Mayor Bloomberg, How About An Ad About Broadway?
First, let me say this . . . I love me some Bloomberg. There’s not much that he’s done in his reign over this city that I’ve disagreed with. Shoot, I’m a Coca-Cola-a-holic, and even I was ok with the proposed ban on the super-size sizes.
In fact, I’m convinced that he’s planning a Presidential run in the next two cycles (switching his political affiliation from Republican to Independent several years ago was the first clue).
And I know we just gave him a Tony Award for his support of the Broadway theater (even though I can’t recall him coming to any opening night or, well, any performances in general as of late, and even though he was a “no-show” at the Tony-Eve Cocktail Party), and I know he’s driven NYC tourism up, and I know he’s helped us with a couple of union negotiations, but I gotta call him and his admin out on a little something.
See the photo in this blog?
It’s an ad from the Mayor’s Office of Media and Entertainment. It reads . . .
Each year the film and tv production industry generates over $400 million in tax revenue to NYC . . . Filming is good for NYC. Thank you for hosting production in your neighborhood.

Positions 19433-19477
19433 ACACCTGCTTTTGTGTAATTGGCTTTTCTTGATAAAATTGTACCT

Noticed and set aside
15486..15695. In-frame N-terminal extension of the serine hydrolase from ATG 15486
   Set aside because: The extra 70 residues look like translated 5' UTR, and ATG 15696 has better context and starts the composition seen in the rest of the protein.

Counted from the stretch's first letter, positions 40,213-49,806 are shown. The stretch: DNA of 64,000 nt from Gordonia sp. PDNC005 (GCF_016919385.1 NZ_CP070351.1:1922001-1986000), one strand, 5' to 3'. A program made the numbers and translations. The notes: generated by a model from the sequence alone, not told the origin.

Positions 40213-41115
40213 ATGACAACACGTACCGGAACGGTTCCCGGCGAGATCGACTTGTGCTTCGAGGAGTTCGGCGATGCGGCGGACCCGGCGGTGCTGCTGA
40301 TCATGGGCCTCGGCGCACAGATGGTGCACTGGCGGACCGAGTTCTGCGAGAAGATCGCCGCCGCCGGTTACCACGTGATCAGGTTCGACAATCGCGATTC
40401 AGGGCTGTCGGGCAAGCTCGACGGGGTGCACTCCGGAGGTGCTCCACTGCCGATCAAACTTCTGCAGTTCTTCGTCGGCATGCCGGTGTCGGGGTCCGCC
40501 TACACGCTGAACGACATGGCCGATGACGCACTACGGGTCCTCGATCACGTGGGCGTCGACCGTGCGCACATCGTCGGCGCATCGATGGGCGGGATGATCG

It’s true. It’s a good ad. And I get it. With NYC being a bit expensive . . . and with TV/Film shoots heading to Vancouver, Louisiana, and anywhere cheaper (and with tax credits), we’ve got to get a bit aggressive with keeping that revenue and that biz here in the city.
But where’s the Broadway love?
Last I checked, Broadway’s economic impact to this city was 11.2 BILLION BUCKS. B-b-b-billion. As in Warren Buffet like billions.
Broadway is the economic engine of Times Square. We put 30,000 people a day in this 10 block radius. And those are people with cash. Imagine, Mayor Bloomberg, and Commissioner Katherine Oliver, if that dried up. What if there was another dark period? What if Producers stopped producing because it got . . . oh, too risky, too expensive, too difficult to recoup?
Maybe the Broadway industry is the one that should be getting the award. I know we’d show up at the cocktail party.
But the truth is . . . we don’t want a trophy. We don’t even want a thank you ad.
What we want is . . . tax incentives for our investors, tax rebates for production expenses, city-marketing money spent in-other-cities, and yeah, maybe our elected officials coming to our openings every once in awhile.
So you can chase the Film & TV industry all you want. She’s a sexy one, I get it. And she’s got other suitors.
But don’t forget to dance with the one that brung ya.
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